Anaesthetists, other healthcare workers and non-clinical partners all have an important voice in international healthcare advocacy
Our Advocacy Work
We are passionate about our advocacy work, campaigning for the development of safe anaesthetic and critical care in low and middle-income country nations and greater support for pandemic management.
Our partnerships witnessed the challenging impact of the COVID-19 pandemic. Whilst healthcare services fought through difficult economic challenges, access to vital resources for pandemic management further overstretched all areas of healthcare, including the ability to provide patients with safe and high-quality anaesthetic care. In addition, issues of vaccine inequity, insufficient hospital oxygen systems for safe patient care and management of COVID-19 cases, and the loss of UK aid, all summated to further compromise safe patient care. As a result, our advocacy work has hugely expanded since the COVID-19 pandemic.
We have been focusing on the three global health issues that have affected our partnerships the most:
Insufficient Oxygen Capacity
Oxygen is the most precious medicine we have. Despite oxygen capacity being so fundamental, many healthcare systems around the world lack the oxygen infrastructure needed to provide safe anaesthetic and medical care. The COVID-19 pandemic has exposed how significant these gaps are.
At the time of writing, 3.5 billion people around the world have not yet had one dose of the COVID-19 vaccine, with only 8% of individuals in low-income countries so far vaccinated. This has a significant implication on the global pandemic as the low rates of vaccination combined with social factors more common in low and middle-income countries (like high-density living) mean that outbreaks are likely to continue to occur resulting in new variants.
Loss of significant UK Aid Funding
In 2021, large cuts were made in UK overseas development aid, resulting in a £45 billion loss for essential health, education, social and humanitarian work worldwide. Of this, an estimated £48 million has been lost for health education. It is not just the funding that is lost in these cases. A huge number of volunteer and staff hours have been lost in vital areas of project work. In addition, in order to prevent regression of these projects, often more hours and more funding needs to be invested, taking capacity from other vital areas of work.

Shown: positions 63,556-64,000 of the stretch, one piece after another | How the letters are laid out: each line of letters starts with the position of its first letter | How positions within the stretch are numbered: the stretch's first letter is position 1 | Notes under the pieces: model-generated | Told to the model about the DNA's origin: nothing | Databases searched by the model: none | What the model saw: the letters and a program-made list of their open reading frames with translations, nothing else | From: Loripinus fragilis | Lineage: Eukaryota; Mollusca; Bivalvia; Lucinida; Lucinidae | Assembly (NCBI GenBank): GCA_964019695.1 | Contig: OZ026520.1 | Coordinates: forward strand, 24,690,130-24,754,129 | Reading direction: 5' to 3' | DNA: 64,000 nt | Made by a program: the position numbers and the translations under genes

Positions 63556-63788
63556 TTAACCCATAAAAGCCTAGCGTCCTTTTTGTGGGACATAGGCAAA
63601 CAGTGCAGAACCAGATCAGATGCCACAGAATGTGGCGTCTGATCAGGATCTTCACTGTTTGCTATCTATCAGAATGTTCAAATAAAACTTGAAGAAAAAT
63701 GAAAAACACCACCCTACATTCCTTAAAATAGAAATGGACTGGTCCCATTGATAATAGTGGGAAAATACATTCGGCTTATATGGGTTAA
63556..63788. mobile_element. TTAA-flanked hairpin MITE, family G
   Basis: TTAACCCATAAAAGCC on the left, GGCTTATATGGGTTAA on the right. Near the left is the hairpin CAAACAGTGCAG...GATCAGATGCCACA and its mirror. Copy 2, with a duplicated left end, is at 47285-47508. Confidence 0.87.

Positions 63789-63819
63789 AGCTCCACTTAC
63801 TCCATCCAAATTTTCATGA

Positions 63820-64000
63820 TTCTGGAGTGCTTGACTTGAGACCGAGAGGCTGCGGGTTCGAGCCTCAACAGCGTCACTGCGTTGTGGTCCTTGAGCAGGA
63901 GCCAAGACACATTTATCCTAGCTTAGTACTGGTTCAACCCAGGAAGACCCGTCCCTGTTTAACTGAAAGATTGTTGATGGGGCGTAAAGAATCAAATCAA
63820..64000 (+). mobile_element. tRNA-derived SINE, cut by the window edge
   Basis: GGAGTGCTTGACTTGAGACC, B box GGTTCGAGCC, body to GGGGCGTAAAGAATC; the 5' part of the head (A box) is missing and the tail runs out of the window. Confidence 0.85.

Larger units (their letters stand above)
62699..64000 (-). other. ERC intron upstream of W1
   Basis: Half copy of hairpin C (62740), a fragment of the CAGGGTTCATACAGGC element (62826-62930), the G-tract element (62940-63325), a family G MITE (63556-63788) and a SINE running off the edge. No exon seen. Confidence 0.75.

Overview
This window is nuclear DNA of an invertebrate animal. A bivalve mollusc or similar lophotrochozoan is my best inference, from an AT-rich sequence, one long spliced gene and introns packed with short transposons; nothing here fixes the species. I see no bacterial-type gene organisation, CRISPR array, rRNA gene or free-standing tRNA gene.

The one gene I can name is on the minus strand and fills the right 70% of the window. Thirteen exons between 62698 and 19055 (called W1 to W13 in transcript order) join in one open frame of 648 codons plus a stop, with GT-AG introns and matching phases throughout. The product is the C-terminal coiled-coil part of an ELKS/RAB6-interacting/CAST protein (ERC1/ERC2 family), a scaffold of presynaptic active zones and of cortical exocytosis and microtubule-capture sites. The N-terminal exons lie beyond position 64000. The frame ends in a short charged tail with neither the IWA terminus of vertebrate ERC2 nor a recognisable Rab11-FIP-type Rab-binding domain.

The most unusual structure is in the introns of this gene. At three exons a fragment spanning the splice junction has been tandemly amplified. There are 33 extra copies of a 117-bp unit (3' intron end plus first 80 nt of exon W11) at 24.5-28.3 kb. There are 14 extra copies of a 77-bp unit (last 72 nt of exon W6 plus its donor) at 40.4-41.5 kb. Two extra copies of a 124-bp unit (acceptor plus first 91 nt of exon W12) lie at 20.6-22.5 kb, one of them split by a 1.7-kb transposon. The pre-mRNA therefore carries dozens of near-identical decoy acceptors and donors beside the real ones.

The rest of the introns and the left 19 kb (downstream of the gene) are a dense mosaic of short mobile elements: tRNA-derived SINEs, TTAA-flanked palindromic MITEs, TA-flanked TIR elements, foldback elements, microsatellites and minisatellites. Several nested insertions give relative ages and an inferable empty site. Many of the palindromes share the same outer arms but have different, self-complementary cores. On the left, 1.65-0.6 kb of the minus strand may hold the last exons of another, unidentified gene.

Our advocacy work has addressed these inequalities in the following ways:
We wrote a response letter to the UK government urging for better UK engagement in overseas vaccination support and urgent reversal of the decision to cut UK Aid. This Letter was co-signed by 13 UK anaesthetic organisations.
Following on from our advocacy work in 2021, in 2022 ZADP worked in partnership with the Tropical Health and Education Trust (THET) and ONE to communicate issues of vaccine inequity, the value of bilateral health system strengthening through international partnerships, and the vital need for restoration of UK Aid, to policy-makers including UK politicians at an event at the House of Commons.
We use our voice to engage the medical community by exposing issues through articles in the medical literature, encouraging other healthcare workers including anaesthetists to support our campaigning.
Meet The Team
GADP was created and continues to be guided by a dedicated and diverse team of individuals with a shared desire to improve global access to safe anaesthesia care.
Read Our 2022 Impact Report
We are delighted to share with you our latest ZADP Impact Report celebrating the achievements and learning of 2022. The report showcases how we continue to navigate challenges to build safer anaesthetic care in Zambia.